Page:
Become A Great Editor With These 6 Essential Steps

Want to become a great editor? Whether you want to be a book editor or you want to work on any kind of content, including business writing, there are certain qualities you need to succeed. In this post, you’ll discover the top six essential steps you can take to start on the path to editorial success.

6 Essential Steps To Become A Great Editor

#1 Learn To See The Bigger Picture


Editors look at the “big picture” view of content, and they professionally assess what needs to be changed based on several factors. They edit to refine the message or story in order to fulfill genre expectations and to meet the client’s needs. 

For both line editing and developmental editing, being able to look at the bigger picture is vital. Unlike proofreaders or copy editors who look at the micro — the fine details like spelling, punctuation, consistency, and formatting — editors look at the macro. Editors are focused on how effectively language, structure, and pacing communicate the message or story.

#2 To Become A Great Editor You Must Put The Reader First


A professional, great editor must be able to put the reader first. Always. After all, the reader is the person who is going to consume the content. Writers create content to connect to their readers, and they have a specific goal in mind. 

Editors work with writers to meet that goal by elevating the content with edits that refine the message or story. Line editors work with content on a line-by-line level in order to achieve clarity in language, flow, and tone. This type of edit helps the writer craft content that is impactful. Put the reader first, and you will have a clear path in your workflow. 

#3 Be Able To Put Your Preferences Aside


To become a great editor, you should be free of bias. That means personal preferences should be put aside. If you favour one particular solution to an issue and your client doesn’t… Guess whose direction should be followed? That’s right—the client’s. 

Changing content when it isn’t necessary usually leads to a change in the writer’s style. It is important to suspend your own preferences; while you may write something a specific way or use different words, you cannot do that. That is imposing your style on another’s. 

This is why it is important to be professionally trained in line editing. Editing doesn’t mean changing a word because you feel it would sound better; there always has to be a reason for a change. This leads us to our next step…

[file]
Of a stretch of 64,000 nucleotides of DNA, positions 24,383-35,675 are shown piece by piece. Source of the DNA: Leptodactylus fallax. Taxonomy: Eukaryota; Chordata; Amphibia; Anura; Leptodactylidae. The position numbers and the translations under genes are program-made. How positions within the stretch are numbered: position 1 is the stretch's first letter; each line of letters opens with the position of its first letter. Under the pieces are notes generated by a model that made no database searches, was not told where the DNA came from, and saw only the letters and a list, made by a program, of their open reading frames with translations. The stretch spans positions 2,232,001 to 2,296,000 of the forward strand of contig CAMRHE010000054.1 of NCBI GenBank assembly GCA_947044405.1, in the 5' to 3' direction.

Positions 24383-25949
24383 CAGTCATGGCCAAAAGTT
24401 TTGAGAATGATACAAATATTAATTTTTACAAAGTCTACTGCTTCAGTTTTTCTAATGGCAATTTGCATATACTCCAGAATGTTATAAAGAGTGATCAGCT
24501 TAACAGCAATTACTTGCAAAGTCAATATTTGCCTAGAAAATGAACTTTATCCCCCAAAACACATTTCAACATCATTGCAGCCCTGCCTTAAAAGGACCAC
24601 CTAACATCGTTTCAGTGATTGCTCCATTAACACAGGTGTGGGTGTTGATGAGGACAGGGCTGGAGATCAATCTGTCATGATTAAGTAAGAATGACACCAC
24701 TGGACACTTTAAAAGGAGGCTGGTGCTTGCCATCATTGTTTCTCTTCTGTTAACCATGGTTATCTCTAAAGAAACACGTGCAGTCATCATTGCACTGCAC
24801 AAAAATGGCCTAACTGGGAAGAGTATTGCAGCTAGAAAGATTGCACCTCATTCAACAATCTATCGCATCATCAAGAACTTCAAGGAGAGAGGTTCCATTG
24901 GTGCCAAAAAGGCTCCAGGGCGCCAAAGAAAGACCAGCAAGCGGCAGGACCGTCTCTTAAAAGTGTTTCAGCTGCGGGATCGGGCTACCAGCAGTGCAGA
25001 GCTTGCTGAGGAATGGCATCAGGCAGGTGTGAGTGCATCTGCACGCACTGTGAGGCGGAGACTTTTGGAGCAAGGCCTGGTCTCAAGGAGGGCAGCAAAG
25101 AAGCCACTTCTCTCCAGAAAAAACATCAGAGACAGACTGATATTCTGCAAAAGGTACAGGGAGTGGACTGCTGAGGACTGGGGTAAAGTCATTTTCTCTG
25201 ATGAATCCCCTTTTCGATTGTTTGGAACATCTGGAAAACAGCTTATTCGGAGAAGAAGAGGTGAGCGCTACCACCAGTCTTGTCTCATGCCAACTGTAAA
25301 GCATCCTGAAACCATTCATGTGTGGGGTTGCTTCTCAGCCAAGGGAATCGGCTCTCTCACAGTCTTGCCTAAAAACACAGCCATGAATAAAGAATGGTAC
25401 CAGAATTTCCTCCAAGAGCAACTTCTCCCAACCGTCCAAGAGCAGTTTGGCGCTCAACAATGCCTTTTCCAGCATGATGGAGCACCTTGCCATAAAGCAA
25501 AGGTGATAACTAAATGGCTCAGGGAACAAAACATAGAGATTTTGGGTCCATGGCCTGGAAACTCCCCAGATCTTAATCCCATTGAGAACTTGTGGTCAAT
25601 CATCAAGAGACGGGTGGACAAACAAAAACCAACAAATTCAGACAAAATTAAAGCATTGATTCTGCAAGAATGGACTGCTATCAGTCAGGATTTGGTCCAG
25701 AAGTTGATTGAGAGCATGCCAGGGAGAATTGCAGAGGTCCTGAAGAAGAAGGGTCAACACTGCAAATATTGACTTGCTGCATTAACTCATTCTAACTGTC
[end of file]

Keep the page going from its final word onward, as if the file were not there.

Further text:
#4 You Can Work Within Boundaries


One thing I teach students in my line editing course, The Art of Line Editing, is how to work within the parameters of a project. There is a methodology to follow; having the knowledge and power to edit content and rewrite it doesn’t mean that you have carte blanche as an editor. 

Editing is not a skill that is wielded without reason. You have to be able to recognize why a sentence is awkward and then, based on various factors, write an edit that is suitable.

You also have to respect the writer’s boundaries. Most writers have a clear idea of what they like and don’t like; some of their preferences can be negotiable, while others may not. Part of an editor’s job is to work within the writer’s preferences and balance that with what is best for the reader.

#5 An Ability To Focus For Lengths Of Time


Editing requires focused work for a long stretch of time. It is not like proofreading or copyediting, which can be done in short chunks of time, and allows you to jump in and out of a project without losing your train of thought. 

Editors start with a familiarity of their client’s writing style and expectations. When they work, they have the client’s voice in their head. 

To do great work, you have to be able to stay in that frame of mind so you can edit effectively. It is difficult to maintain that level of focus if you are distracted and pulled in and out of a project. You should be able to work for a minimum of 45 minutes to an hour at a time uninterrupted.

#6 Develop Your Client Relations Skills


Editing is a solitary skill that suits introverts and people who like to work independently. Usually, editing doesn’t require presentations or a lot of meetings. However, since you are working with messaging and the client’s voice, you may be required to communicate at times with clients to resolve issues. 

Most communications can be done via text, messaging or email. I personally prefer email since you can create a thread that can easily be referenced in the discussion. Email also allows you to copy and paste specific passages of content that you want to address with the client.

Writers should always be approached respectfully. Unfortunately, some writers have had bad experiences with editors who talk down to their clients, as if working with language somehow makes them superior. This is extremely unprofessional and is indicative of someone who does not put the reader and the client ahead of their own expectations. 

Conclusion


You’ve discovered the six essential steps to become a great editor. One who gets referrals and repeat clients, and who is professional and respectful. Keep your preferences aside and remember to preserve the writer’s voice. These are the qualities that make not just a great editor, but an excellent one, and will lead to a thriving editorial business.  

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The ultimate guide to freelance proofreading and copyediting

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